Arbitration Blog: Arbitrators and evidence gathering: a note on Fleetwood Wanderers Limited v AFC Fylde Limited - Paul Toms

Mon, 28 January, 2019

This article was first published by the Practicial Law Arbitration Blog, here.

It is a not uncommon feature of arbitration that an arbitral tribunal will from time to time take “judicial notice” of notorious facts without requiring the parties to adduce specific evidence to prove those facts. Furthermore, arbitrators are almost always appointed because of their particular expertise or experience of particular types of disputes.

Further, many users of arbitration would regard it as a good thing to have a pro-active tribunal, using its initiative positively to manage the reference and setting down procedures and taking steps to assist the parties with the resolution of their dispute.

The case of Fleetwood Wanderers Limited v AFC Fylde Limited is a vivid illustration of a well-meaning and pro-active arbitrator going well beyond what is permissible. In particular, it is a striking example of an arbitrator straying beyond the legitimate functions of evaluating evidence adduced by the parties or making use of his own expertise in assessing the parties’ evidence or, indeed, having regard to matters sufficiently notorious that they attract “judicial notice”.

The case concerned a challenge under section 68(2)(a) of the English Arbitration Act 1996 (AA 1996) to the award of a sole arbitrator. The challenge was on the basis of his failure to comply with his obligations under section 33 of the AA 1996 to act fairly and impartially between the parties, and to give each party a reasonable opportunity of putting his case and dealing with that of his opponent.

The underlying dispute arose from the world of lower league football.

A professional football club (Fleetwood) signed a player who was already contracted to a non-league club (AFC Fylde). AFC Fylde argued that by signing the contract with Fleetwood, the player had repudiated his contract of employment and, further, that Fleetwood had procured the breach of contract.

AFC Fylde therefore brought a claim against Fleetwood. The claim was put on two bases. Firstly, a common law claim for damages for inducing a breach of contract and, secondly, a claim for compensation under regulations promulgated by FIFA, the governing body of the worldwide game, which contained a principle for the payment of compensation where a relevant contract was terminated without just cause (the article 17 principle).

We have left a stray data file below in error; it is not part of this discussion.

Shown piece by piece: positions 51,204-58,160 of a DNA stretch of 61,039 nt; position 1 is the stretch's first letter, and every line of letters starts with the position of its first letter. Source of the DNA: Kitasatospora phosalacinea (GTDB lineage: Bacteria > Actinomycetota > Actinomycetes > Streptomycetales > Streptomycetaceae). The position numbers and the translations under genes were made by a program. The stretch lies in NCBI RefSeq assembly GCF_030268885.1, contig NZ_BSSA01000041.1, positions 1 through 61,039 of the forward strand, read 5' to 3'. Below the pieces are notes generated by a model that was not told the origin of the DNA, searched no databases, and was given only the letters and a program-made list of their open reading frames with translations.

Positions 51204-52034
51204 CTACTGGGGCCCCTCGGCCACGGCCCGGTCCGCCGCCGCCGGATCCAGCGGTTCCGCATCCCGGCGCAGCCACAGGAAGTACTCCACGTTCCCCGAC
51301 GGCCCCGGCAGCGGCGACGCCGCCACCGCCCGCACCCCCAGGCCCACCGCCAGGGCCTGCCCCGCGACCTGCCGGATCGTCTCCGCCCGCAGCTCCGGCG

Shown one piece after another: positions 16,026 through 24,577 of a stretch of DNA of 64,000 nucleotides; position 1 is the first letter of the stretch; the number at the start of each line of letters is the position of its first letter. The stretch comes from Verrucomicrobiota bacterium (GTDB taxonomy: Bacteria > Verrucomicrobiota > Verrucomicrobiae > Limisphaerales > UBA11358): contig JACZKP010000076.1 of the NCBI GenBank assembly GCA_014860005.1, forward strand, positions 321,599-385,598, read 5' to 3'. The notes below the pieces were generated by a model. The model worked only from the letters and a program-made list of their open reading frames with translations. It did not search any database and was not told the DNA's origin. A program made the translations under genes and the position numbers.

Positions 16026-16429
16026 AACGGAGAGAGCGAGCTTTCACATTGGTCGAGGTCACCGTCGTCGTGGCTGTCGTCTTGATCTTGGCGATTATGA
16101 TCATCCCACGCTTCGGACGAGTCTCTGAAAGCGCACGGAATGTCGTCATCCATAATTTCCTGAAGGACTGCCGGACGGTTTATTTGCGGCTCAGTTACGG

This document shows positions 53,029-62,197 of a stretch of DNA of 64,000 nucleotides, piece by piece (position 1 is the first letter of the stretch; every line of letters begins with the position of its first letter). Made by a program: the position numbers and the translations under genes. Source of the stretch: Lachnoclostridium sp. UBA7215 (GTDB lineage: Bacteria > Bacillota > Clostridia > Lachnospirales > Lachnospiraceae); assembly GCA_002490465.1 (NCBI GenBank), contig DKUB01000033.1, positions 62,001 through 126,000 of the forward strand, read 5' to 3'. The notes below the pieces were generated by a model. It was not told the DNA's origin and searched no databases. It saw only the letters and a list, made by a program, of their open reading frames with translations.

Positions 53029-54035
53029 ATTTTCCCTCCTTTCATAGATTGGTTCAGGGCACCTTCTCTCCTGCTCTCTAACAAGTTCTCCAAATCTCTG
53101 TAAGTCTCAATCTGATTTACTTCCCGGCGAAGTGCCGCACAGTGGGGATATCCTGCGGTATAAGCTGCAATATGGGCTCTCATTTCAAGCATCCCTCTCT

The key question which arose in respect of the claim for compensation under the FIFA regulations was whether they were applicable in England under the rules of the Football Association Limited (FA), which was the governing body of football in England.

The arbitrator rejected the common law claim on causation grounds.

However, he accepted the alternative claim under the FIFA regulations on the basis that the FA rules had operated to incorporate the article 17 principle without derogation. Yet the circumstances in which that claim was accepted were unusual and led to the successful challenge to the award.

The sole arbitrator took it upon himself, without advising the parties of his intention to do so (or even notifying them after the event), to seek to find out from the FA whether it had done anything to apply the FIFA regulations. He did so by emailing the FA. Fleetwood only became aware of these communications when they were brought to its attention by the FA’s solicitors after the arbitration claim form had been issued.

In addition, the arbitrator carried out his own research without advising the parties including looking at the Irish FA’s website.

The challenge under section 68(2)(a) required Fleetwood to demonstrate both that the conduct of the arbitrator was in breach of his duties under section 33 of the AA 1996 and, as such, was a serious irregularity and, furthermore, that the breach of those duties caused Fleetwood “substantial injustice”.

As to the first question, HHJ Halliwell, sitting as a High Court judge, held at paragraph 39 that “by making the relevant enquiries and eliciting information without at least sharing the information with the parties and giving them an opportunity to make representations”, the arbitrator had breached his duties under section 33 of the AA 1996.

Whilst the conclusion that there was a breach by the arbitrator of his duties was hardly surprising, it is questionable whether (as the judge suggested) there would have been no breach of section 33 of the AA 1996 had the arbitrator made the enquiries that he did but then offered the parties the opportunity to make representations about the result of those enquiries.